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EPA Releases Report Advising Communities to Prepare for Climate Change-Related Disasters
Policymakers at the U.S. Environmental Protection Agency (EPA) published a report in the Federal Register outlining how local communities should start planning for near-future catastrophes associated with climate change.
As first reported by the Washington Post, the 150-page report – titled "Planning for Natural Disaster Debris" – offers updates to the 2008 report by advising local government bodies to go "beyond resilience to anticipate, plan, and prepare for impacts" of climate change. In particularly, it addresses how local communities can cope with debris and disaster following floods, hurricanes, wildfires only intensified by a changing climate.
"Climate change is expected to increase the frequency and intensity of some natural disasters," reads the report citing a 2014 National Climate Assessment. "The amount of debris generated by natural disasters, and the costs to manage it, will likely increase as a result."
Citing "climate change" or "a changing climate" a total of 29 times, the report veers somewhat from recent comments made by the agency's own administrator Andrew Wheeler, who told CBS in an interview that "most threats from climate change are at 50 to 75 years out," though the threats represent "an important change we have to be addressing and we are addressing."
Just last fall, the Trump administration released a federally mandated major climate report produced every four years by more than 300 independent and government scientists. Writing in the Fourth National Climate Assessment, report author Brenda Ekwurzel said at the time that the findings "made it clear that climate change is not some problem in the distant future. It's happening right now in every part of the country. When people say the wildfires, hurricanes and heat waves they're experiencing are unlike anything they've ever seen before, there's a reason for that, and it's called climate change."
It's no secret that the world is already seeing the effects of climate change. A NASA website section dedicated to the subject notes shrinking glaciers and shifting plant and animal ranges as evidence that it's happening in real time with past predictions now coming to fruition through loss of sea ice, intensified heatwaves, and sea level rise around the world. The agency is confident that temperatures will continue rising for "decades to come" primarily due to human-caused greenhouse gas emissions. The most recent report published by the Intergovernmental Pan on Climate Change confirms such findings, predicting a 1.5 degree Celsius increase of temperature above pre-industrial levels around the world, bringing with it more droughts and heat waves, changes in precipitation patterns, stronger and more intense hurricanes, and an expected sea level rise of between one and four feet by the end of this century. Altogether, these effects are expect to impact everything from our food supplies to clean water access with measurable impacts to human health, according to the National Oceanic and Atmospheric Administration.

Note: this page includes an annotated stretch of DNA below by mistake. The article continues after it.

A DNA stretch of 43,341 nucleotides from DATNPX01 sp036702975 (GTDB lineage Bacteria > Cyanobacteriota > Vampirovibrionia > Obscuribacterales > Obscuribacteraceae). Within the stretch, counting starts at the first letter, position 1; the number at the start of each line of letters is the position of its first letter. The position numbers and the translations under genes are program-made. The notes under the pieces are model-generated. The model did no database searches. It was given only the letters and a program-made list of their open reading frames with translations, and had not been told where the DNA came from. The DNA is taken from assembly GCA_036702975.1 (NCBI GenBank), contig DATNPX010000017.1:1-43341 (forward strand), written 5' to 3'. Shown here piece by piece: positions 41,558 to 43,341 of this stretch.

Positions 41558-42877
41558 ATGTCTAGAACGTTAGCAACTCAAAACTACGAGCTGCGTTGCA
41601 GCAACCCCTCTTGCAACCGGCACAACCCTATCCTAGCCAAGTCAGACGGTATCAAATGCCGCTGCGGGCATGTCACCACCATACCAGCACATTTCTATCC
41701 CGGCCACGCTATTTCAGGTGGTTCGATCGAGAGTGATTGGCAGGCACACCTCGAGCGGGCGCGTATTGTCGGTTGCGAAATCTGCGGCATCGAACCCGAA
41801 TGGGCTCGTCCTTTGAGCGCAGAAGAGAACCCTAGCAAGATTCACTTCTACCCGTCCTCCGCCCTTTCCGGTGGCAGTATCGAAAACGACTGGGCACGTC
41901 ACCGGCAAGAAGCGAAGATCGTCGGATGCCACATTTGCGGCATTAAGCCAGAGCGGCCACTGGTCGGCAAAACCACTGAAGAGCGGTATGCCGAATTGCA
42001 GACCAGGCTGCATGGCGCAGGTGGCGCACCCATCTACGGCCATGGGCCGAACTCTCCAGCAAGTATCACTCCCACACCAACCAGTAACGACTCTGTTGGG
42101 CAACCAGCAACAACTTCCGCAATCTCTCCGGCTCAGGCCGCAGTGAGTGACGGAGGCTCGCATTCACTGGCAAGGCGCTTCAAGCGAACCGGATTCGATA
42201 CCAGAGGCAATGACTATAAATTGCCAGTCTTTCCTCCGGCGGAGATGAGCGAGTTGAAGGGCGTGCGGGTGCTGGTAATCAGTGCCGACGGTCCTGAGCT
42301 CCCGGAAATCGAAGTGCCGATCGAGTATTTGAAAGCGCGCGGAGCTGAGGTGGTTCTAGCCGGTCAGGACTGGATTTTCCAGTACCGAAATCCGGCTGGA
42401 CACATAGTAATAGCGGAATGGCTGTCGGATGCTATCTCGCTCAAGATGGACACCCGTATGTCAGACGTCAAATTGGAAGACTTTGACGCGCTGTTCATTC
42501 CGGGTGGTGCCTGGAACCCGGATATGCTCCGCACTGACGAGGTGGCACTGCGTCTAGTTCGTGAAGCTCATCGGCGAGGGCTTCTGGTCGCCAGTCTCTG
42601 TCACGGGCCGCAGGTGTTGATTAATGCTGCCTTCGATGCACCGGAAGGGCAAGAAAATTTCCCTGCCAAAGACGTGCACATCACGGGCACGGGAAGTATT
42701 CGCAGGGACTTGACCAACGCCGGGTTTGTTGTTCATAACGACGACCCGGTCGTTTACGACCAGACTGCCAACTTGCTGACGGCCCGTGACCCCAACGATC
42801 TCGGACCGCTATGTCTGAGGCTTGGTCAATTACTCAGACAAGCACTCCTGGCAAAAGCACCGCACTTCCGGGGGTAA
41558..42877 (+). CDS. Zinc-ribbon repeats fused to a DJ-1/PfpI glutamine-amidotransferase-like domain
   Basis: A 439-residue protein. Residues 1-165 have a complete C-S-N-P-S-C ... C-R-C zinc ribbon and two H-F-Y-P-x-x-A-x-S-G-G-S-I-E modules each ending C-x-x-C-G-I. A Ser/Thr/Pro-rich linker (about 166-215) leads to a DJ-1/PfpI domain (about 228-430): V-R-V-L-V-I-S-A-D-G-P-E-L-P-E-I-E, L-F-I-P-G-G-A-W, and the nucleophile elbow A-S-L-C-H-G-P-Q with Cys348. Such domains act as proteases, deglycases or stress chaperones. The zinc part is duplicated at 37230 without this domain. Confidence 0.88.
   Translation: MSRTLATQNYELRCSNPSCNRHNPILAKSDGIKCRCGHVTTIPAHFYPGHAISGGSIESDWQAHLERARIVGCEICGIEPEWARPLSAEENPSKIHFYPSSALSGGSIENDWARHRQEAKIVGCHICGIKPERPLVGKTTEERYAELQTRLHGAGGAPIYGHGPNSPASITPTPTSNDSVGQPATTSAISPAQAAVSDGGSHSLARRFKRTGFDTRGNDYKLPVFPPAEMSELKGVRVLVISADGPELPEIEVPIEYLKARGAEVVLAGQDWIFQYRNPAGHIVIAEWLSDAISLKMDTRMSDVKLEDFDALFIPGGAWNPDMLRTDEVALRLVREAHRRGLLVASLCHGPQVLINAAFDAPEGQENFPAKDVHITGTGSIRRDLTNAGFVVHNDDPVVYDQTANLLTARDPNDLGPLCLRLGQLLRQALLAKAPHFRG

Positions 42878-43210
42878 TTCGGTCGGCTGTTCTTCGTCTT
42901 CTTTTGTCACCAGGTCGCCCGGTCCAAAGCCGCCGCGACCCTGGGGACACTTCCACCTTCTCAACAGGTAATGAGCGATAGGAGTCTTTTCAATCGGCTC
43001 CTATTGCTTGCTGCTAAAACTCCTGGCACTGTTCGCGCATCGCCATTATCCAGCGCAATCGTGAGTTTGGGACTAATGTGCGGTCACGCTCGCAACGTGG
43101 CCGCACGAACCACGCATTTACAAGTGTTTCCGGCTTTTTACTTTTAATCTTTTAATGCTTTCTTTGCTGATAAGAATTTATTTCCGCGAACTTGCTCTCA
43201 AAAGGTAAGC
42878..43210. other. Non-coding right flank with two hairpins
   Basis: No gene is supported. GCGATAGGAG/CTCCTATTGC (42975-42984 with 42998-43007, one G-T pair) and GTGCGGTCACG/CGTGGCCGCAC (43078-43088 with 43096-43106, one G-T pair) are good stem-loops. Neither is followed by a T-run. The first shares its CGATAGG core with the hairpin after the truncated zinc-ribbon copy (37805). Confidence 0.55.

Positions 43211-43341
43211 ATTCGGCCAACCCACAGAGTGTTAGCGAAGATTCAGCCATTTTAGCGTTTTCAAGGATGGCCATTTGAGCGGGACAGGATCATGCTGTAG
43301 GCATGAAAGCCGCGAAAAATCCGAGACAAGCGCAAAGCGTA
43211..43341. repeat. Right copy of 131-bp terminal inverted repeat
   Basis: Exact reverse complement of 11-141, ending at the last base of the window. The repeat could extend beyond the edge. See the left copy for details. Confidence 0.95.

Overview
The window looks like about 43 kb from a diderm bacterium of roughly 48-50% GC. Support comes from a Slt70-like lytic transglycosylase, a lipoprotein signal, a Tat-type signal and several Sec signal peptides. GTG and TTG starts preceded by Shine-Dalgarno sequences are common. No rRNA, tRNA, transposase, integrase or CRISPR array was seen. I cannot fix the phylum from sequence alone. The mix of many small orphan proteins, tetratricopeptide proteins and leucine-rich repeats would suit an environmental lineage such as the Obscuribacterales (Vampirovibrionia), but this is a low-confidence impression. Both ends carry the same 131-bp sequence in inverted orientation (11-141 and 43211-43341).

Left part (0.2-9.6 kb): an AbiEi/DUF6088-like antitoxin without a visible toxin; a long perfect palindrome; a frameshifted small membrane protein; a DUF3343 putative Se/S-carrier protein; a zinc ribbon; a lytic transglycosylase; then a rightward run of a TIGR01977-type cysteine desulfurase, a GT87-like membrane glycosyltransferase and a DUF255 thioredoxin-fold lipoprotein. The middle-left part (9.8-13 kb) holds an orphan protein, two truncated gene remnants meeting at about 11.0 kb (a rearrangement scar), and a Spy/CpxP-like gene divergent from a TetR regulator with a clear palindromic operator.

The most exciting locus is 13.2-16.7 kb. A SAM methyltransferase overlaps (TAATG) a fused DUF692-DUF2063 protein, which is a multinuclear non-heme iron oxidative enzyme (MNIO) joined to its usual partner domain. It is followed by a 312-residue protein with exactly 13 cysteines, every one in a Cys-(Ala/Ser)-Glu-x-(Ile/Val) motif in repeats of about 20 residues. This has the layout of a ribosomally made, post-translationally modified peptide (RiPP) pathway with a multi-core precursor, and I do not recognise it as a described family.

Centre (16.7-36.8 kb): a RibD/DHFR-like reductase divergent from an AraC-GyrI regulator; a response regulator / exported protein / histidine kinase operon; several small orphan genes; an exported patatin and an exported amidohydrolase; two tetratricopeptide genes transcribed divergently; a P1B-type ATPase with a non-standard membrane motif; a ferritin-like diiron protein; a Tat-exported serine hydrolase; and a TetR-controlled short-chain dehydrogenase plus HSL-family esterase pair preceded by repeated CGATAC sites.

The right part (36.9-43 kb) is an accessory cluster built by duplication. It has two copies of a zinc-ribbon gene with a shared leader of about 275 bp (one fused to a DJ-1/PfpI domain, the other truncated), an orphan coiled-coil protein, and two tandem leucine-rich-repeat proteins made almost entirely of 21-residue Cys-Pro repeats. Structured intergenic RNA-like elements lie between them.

When it comes to planning, communities should assume "the worst-case scenario" as they adapt to the "debris-related impacts of climate change." Across the nation, flooding is expected to intensify even in areas where total precipitation is projected to decline. Climate change is expected to "increase the frequency and intensity of some natural disasters." Larger amounts of debris will affect wider areas, contributing to a greater risk of chemical and industrial release from facilities and increased gas emissions from debris management activities, among other things. Pre-incident planning, the agency notes, should include pre-incident planning with key stakeholders to identify potential debris streams, evaluate recycling programs to see if they can be scaled up during disasters, consider waste collection, and address health and safety considerations.
EcoWatch contacted the EPA requesting an official statement regarding the report, specifically as it relates to future planning to mitigate the effects of climate change, but has not received a response at the time of publication.
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Poverty and violence in Central America are major factors driving migration to the United States. But there's another force that's often overlooked: climate change.
Retired Lt. Cmdr. Oliver Leighton Barrett is with the Center for Climate and Security. He says that in Guatemala, Honduras and El Salvador, crime and poor economic conditions have long led to instability.
"And when you combine that with protracted drought," he says, "it's just a stressor that makes everything worse."
Barrett says that with crops failing, many people have fled their homes.
"These folks are leaving not because they're opportunists," he says, "but because they are in survival mode. You have people that are legitimate refugees."
So Barrett supports allocating foreign aid to programs that help people in drought-ridden areas adapt to climate change.
"There are nonprofits that are operating in those countries that have great ideas in terms of teaching farmers to use the land better, to harvest water better, to use different variety of crops that are more resilient to drought conditions," he says. "Those are the kinds of programs I think are needed."
So he says the best way to reduce the number of climate change migrants is to help people thrive in their home countries.
Reporting credit: Deborah Jian Lee / ChavoBart Digital Media.
Reposted with permission from Yale Climate Connections.
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